The theme “Growing in Trust” is still occupying me. A central question that is on my mind is, “For what can I trust?” I don’t mean the foundational questions: on what or on whom I found my trust. That is, at least in theory, relatively clear. I am much more occupied with the question, “For which concrete things or behaviors of God can I hope on the basis of the claims of the Bible?” I am still sorting this out. A long time ago, I thought I could trust that everything would work out the way I thought it would. I was that naive, at least theoretically, but at least I’m not anymore. For one, God never promises what the process will look like. Once, God promised David that he was going to become king. The “small print” about how much character building, difficulties, and challenges would come before that, David painfully discovered over the next years and decades, surely with a ton of frustration. If I correctly understood God, He allowed the idea of building this ship to grow within me. This doesn’t mean that everything will go smoothly. My current level of knowledge: I can not trust that everything will go smoothly, but I can trust that God is with me and also wants to and will give me advice. Photo “Eistee” (Ice Tea) by Nuno Soares – See more at: http://kerstinpur.de/glaube/vertrauen-wofuer-kann-ich-vertrauen/#sthash.igNqcjPd.dpuf
Month: January 2014
As I was walking home through the snow today, I asked myself what the most beautiful moment of the day was… and couldn’t decide. – Perhaps it was the moment when I woke up this morning and realized that I wasn’t feeling nauseous anymore – the evening before, I upset my stomach by eating food that was too fatty. – Perhaps it was the moment when an executive told me that he stumbled across the quadro “Learning to Forgive” through an article in ZEIT online… and through this, the whole association discovered me (How did ZEIT online find us? We didn’t do it!) – Perhaps it was the moments when I saw that around 30 pastors and responsible employees were intensively listening to me, taking notes, and taking in what I was saying about the treasures that I’ve discovered through coaching and psychological concepts. And how I could see through practical exercises for individual concepts how much they were innerly moved. – Perhaps it was the mid-day walk through the snow. – Perhaps it was the moment when the director found out that I thought it was a shame that there was no snowball fight and suggested sending me off with a snowball fight… – Perhaps it was the moments when the man who drove me an hour to the next train station answered my request, “Tell me something about yourself!” with a brief description of his career and then a detailed explanation of the seven months before the death of his wife – the most intense phase of their marriage. – Perhaps it was the time when I was sitting in the train and was reading a novel for relaxation in which a man struggled to rekindle the love between himself and his wife after a 30 year marriage that had fallen asleep – and while I read, a man in the next section played accordion… a live concert for me… – Perhaps it was the moment after I got out of the train in Berlin when I discovered that my cell phone was gone and a train conductor allowed me (although I didn’t have the appropriate ticket) to ride to the main station in the hopes of finding my previous train (it was actually still there) and tried to help me through his cellphone connections and network. And I – while he was searching – discovered the phone in the wrong pocket in my bag. – Perhaps it was the moment when I stopped bymy neighbor’s with whom I often pray, and I told her that everything went well and she rejoiced with me… – Or perhaps it’s the moment now… when, after a long, good day in which I gave and received much, I fall thankful and happy and dog-tired into bed… and look forward to sleeping like a rock. – See more at: http://kerstinpur.de/allgemein/der-schoenste-moment/#sthash.mi5vSfoF.dpuf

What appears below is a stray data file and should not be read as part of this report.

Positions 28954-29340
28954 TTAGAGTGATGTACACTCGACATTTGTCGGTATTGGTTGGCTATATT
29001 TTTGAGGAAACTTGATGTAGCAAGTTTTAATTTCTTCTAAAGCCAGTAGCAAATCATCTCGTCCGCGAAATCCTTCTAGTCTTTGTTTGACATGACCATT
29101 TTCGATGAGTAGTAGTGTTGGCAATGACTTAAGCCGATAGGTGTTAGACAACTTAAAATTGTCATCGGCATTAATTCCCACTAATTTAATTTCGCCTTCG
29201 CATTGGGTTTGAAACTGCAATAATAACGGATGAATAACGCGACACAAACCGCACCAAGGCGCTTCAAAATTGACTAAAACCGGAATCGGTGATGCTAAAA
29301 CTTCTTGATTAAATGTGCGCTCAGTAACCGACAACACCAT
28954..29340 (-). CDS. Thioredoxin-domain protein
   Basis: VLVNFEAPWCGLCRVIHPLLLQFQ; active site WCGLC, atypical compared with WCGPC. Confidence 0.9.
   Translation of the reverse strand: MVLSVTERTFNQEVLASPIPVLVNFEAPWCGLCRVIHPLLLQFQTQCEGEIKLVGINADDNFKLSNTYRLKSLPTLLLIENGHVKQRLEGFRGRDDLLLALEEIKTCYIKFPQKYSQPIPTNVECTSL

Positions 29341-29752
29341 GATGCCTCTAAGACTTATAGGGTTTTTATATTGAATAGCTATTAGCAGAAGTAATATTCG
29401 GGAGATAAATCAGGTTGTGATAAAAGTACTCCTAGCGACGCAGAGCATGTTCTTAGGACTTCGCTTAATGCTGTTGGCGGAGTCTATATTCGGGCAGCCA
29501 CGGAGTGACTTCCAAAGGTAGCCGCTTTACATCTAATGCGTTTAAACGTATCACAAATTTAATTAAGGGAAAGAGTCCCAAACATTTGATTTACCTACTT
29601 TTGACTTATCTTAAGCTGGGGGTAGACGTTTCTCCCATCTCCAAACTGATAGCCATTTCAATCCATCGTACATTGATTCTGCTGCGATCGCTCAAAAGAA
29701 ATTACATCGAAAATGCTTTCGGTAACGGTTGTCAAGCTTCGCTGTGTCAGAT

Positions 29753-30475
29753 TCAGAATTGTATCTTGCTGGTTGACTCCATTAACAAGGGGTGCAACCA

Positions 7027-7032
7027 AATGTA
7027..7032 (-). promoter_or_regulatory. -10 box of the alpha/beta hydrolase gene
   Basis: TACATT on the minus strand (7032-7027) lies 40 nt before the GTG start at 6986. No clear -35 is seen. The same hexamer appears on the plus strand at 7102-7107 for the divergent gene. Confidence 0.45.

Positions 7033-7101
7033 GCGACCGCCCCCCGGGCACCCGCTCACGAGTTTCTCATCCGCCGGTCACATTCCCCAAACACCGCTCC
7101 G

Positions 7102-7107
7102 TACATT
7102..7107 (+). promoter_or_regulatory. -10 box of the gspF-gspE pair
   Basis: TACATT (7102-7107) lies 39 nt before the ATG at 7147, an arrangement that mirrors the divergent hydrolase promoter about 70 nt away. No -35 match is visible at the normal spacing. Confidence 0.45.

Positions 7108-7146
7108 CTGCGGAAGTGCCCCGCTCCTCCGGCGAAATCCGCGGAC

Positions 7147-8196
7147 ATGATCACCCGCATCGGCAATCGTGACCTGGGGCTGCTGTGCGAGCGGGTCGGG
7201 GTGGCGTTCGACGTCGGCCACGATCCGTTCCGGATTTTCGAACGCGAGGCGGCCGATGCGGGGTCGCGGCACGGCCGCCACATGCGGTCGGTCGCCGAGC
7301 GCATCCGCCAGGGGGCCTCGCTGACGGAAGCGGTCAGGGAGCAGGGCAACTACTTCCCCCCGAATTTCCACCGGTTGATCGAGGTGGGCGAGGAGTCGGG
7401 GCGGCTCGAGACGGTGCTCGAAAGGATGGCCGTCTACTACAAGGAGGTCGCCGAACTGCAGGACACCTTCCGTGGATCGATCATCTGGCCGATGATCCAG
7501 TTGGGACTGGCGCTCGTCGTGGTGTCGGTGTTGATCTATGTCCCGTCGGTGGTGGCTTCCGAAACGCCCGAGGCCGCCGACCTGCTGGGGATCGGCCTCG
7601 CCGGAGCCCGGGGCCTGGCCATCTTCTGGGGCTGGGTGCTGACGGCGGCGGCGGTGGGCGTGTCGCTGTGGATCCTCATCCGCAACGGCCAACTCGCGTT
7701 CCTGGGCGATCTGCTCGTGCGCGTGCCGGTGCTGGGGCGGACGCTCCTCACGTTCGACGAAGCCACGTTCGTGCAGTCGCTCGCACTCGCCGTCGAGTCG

This morning as I stood in the kitchen still half-asleep, it suddenly came to me: I like God. Of course I honor and obey Him – He’s God. That’s obvious! But as I stood there and considered whether I wanted orange juice or coffee or both, it suddenly hit me: I like God.
- I like His creativity, the range of colors with which He makes plants and flowers – I like His creative power.
- I also like His approachableness, His warmth, and nearness.
- I like His brightness, His expression.
- I like the depths of His heart.
- I like that He talks to and with me.
- I like that He hears me.
- I like that He knows me and still wants to discover me.
- I like that He enjoys taking care of me.
- I like Him.
- I really like Him.
Sometimes I wish He was different. I wish He would act more often like I imagine. But when I imagine that I had a husband who was the way I sometimes wish God would be, I’m horror-struck. I would soon be seeing Him like a wimp who does everything that I say. Terrible! I currently have three Portuguese men on board who are helping me. Sometimes, when I tell them: do this or that this way, they say clearly, “No!” usually with good reason: because it’s better another way. Sometimes it’s just because they prefer to do things differently. This is also good and motivated by the wish to support me and help me in the best ways! And I don’t have to carry any heavy bags when they are near: they enjoy taking the burden from me. In looking at this, it’s clear to me: I even like God when He is sometimes “macho,” when He insists on His own independence and doesn’t let me tell Him what to do – at least not about how He should do things, and nevertheless acts out of love for me.
- I like God!
– See more at: http://kerstinpur.de/glaube/im-vertrauen-wachsen-ich-mag-gott/#sthash.WN9DAD0y.dpuf